Earvin “Magic” Johnson
Los Angeles Lakers

Typically a salaried partner will remain non-equity for a period of at least five years and it is possible that during this time it becomes clear that graduation to equity will not be offered. There are many [happy] non-equity partners out there! In any event, if they are still salaried after five years then they will probably remain as non-equity partners.

Equity partners income share

The profession needs to move on from equal or historical profit sharing and embrace having partners earn their profit share. August Aquila, an American Practice management Consultant, has written on this subject at length, but for now I am going to suggest that what I have been told by many managing partners is that what works is a basis that comprises 50 per cent salary and 50 per cent profit share.

“Equity partners’ income share is typically 50 per cent salary with the balance comprising profit and performance share.”

“Salaried partners need to demonstrate that they can build a sustainable practice – some are just building a ‘famous partner’ role that could be unsustainable.”

One of the challenges that many firms face is that once a certain level of income or income share has been attained there is an expectation that this will continue. It is a fact that you will improve financial performance if there are financial consequences for non-performance. This will drive behaviour like nothing else.

Managing partners

Let me ask a question and then allow me to provide an answer. “Are you good enough to get better?” The answer is “yes.” How do I know? Well, you would not have got through the manual to this section if you didn’t have more than enough capacity to continue and succeed.

It is essential to ensure your planning and management create challenge and change in your firm. Central to your plans should be addressing how you can make the firm more responsive to the ever-changing marketplace.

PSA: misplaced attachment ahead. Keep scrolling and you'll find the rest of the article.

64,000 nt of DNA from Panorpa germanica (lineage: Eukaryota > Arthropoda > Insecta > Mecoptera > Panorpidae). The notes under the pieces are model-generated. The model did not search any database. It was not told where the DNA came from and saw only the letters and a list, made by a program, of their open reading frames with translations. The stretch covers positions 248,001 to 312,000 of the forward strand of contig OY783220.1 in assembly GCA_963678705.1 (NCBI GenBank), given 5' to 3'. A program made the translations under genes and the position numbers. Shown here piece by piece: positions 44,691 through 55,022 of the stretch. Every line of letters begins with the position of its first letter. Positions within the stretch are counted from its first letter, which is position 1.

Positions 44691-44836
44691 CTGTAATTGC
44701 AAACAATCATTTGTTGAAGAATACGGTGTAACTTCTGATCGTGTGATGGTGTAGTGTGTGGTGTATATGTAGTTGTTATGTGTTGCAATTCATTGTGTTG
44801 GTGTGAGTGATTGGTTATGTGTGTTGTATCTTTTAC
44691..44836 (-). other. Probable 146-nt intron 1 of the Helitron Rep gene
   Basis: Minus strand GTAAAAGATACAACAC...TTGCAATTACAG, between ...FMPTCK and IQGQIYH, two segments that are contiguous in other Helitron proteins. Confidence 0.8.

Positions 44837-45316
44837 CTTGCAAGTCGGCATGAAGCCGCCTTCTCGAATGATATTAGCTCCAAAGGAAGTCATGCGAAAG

What are your challenges and opportunities? While you are doing this your partners are engaged in their world of serving clients and billing for that work. Your job is to lead them through a series of changes. It was once said that the only people that like change are babies with wet nappies. However working with accounting firms for over 30 years I have learned that getting partners to change is achingly hard work. It is a fact that partners need horsepower to make change. Your partners need stretching – and that is your job. Perseverance, encouragement and a stick are all part of a managing partner’s weaponry. There are always partners who struggle to cooperate – these are the ones who throw out the anchor or put their foot full down on the brake. It is important for you to remember that you are not the only one who has partners who resist change.

A few more questions for you:

  1. What are the partners doing to make the firm more united?
  2. How are the partners helping the firm grow?
  3. What are the partners doing to keep the firm safe?
  4. Are the partners cross-referring on technical issues?
  5. Are the partners maintaining or enhancing our standards?
  6. What are partners doing to help build the staff for tomorrow?
  7. What are the partners doing to develop themselves?

Coming up in February: Further insights from those who have been there and done it. In these challenging times there are opportunities around every corner. Make sure you do ALL you can to maximise the moment. I look forward to sharing more insights next month.